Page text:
“An extended lockdown of over 70s will hurt the whole country – not just older people”

EngAgeNet, the national organisation representing grass roots forums of older people across England, has warned that extending the “lockdown” for a lengthy period based purely on age runs the risk of harming the economy, family life and the physical and mental wellbeing of seniors themselves.

Reports in a number of weekend newspapers suggest that over 70s face up to a further 18 months of tough restrictions under plans being drawn up by UK Government advisors, and leaders of regional older people’s forums across the country are joining together to voice their concerns about the unforeseen ramifications this could have.

“If this represents a policy that the Government is actually considering, then it is highly worrying – and we want to have our voices heard before any decisions are made,” says Peter Dale, Chair, Board of Trustees, South East England Forum on Ageing.

“While older people will obviously be keen to play their part in curbing the worst consequences of the pandemic, and we also recognise that statistically Covid-19 has a greater impact on older people than younger ones, it’s critical that some other major factors are taking into consideration.

“To start with, the ‘70’ benchmark is not a precise arbiter of who will be most prone to the more extreme impacts of the condition – and in itself is ageist: weight, gender and even ethnicity are also emerging as factors, but I don’t see anyone suggesting that overweight people, men and members of BAME should be subject to the same draconian rules.

“Older people play key roles in our society and a lengthy lockdown for them will damage the social fabric of our communities. Millions of people in their 70s and beyond are central to our institutions – to local government, school governance, the voluntary sector – as well as running essential local groups, caring for family members and friends and looking after grandchildren so that parents can go to work.

“To suppress that activism would have calamitous consequences for the contribution that older people make to society. And that’s before we get to how the ‘Silver Pound’ – older people shopping, using public transport, taking breaks and using leisure facilities – which makes a crucial contribution to the economy.

Adds John Welham, Vice Chair of the Yorkshire and Humberside Forum on Ageing: “There is a worrying assumption that prevails that all older people are frail and vulnerable, which clearly isn’t the case. Not only are people living longer but a great number of them are also leading active lives.

“Many are still working full or part time, or running businesses. Let’s not forget that Alan Sugar is 73, James Dyson is 72 and Richard Branson turns 70 in July – and that’s before we get to the famous musicians and actors well past threescore and ten.  Who’s going to tell them they should be in lockdown for the next 18 months?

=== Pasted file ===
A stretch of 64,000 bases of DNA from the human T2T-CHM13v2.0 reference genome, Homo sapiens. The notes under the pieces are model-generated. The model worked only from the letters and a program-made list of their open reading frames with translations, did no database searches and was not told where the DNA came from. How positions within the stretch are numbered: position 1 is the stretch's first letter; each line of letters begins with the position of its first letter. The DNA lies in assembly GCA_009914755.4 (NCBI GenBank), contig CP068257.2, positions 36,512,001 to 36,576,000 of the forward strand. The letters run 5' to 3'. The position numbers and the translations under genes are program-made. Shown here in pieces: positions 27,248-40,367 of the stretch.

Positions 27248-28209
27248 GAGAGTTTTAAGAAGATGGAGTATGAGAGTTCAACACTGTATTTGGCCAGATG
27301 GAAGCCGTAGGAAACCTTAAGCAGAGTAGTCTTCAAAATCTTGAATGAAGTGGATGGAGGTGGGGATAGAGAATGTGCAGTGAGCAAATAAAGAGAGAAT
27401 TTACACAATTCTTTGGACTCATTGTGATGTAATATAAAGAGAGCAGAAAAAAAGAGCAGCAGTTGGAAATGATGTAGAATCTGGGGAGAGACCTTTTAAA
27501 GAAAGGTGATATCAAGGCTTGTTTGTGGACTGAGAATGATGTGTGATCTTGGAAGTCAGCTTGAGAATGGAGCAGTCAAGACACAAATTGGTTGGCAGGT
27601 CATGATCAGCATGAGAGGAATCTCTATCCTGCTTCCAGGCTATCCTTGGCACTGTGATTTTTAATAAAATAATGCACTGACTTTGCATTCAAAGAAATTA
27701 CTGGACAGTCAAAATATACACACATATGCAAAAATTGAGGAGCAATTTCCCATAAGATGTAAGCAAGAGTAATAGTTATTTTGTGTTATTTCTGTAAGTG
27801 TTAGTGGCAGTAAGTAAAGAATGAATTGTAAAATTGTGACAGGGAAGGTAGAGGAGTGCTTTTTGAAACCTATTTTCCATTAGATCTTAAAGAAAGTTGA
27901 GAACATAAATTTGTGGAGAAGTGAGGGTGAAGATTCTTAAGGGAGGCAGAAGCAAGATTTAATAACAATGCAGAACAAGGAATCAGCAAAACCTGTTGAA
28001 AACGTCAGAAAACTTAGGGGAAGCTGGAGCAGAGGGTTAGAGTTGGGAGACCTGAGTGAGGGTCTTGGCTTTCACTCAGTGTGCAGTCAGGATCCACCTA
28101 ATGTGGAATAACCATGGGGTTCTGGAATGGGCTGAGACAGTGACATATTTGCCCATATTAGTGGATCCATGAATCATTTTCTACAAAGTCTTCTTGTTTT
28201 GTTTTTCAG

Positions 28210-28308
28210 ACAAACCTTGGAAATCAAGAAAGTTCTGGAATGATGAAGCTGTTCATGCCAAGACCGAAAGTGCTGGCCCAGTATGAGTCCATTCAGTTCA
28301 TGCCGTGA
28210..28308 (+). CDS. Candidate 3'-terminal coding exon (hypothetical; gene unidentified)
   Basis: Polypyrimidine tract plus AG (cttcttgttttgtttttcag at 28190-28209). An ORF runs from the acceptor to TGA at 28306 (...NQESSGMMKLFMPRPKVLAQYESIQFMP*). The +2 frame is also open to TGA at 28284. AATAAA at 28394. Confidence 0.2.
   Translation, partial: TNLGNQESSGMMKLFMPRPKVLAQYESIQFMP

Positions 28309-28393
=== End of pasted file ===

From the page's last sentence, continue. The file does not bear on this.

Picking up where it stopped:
“And presumably the 28 MPs currently over the age of 70 would have to be working as best they can from their own homes, as would a large percentage of the House of Lords.”

Liz Mandeville, Chair of East Midlands Later Life Forum, points to the long-term effects on the wellbeing of those in lockdown for an extended period: “We already have an epidemic of loneliness impacting negatively upon people’s health and – eventually – the NHS. Denying them the same level of active engagement as younger people once the pillars for safe relaxation of the ‘lockdown’ are in place runs the risk of increased physical and mental health demands in the future.”

So how does EngAgeNet believe any lockdown should apply to older people? “Of course, our first and most important duty is to ensure that we don’t become a burden on the NHS, but treating us as individuals rather than a simplistic ‘bloc’ of the population is critical,” says Tony Watts OBE, who chairs the South West Alliance on Ageing. “That means that once we get through the current ‘eye of the storm’, making sure that adequate testing and protective equipment is in place to allow us to continue contributing to society – the cost of which will be more than covered by the positive impact we can make on the economy.

“On top of that, those whose health conditions or advanced age means that they really do need an additional level of protection must have full support to weather out the lockdown in their own homes or care settings and still emerge in good physical and mental health at the end – especially those living alone.

“That means,” he says, “supplying digital equipment and support for some to help keep them connected to the outside world, and ensuring that they are well looked after for food and provisions – which is not happening universally at the moment.”

“We want to play our part in returning the country to normality,” concludes Chris Walsh, Chair of Positive Ageing in London, “and the positive reality is that most older people play key roles in society as workers, carers and volunteers. And we refuse to be discriminated against on the basis of age. We should all be able to leave our homes regardless of age – but only when there is really adequate PPE for the general public, full mass testing and tracking – not just promises.”


Press contact: Tony Watts OBE, 07738 167788 / [email protected]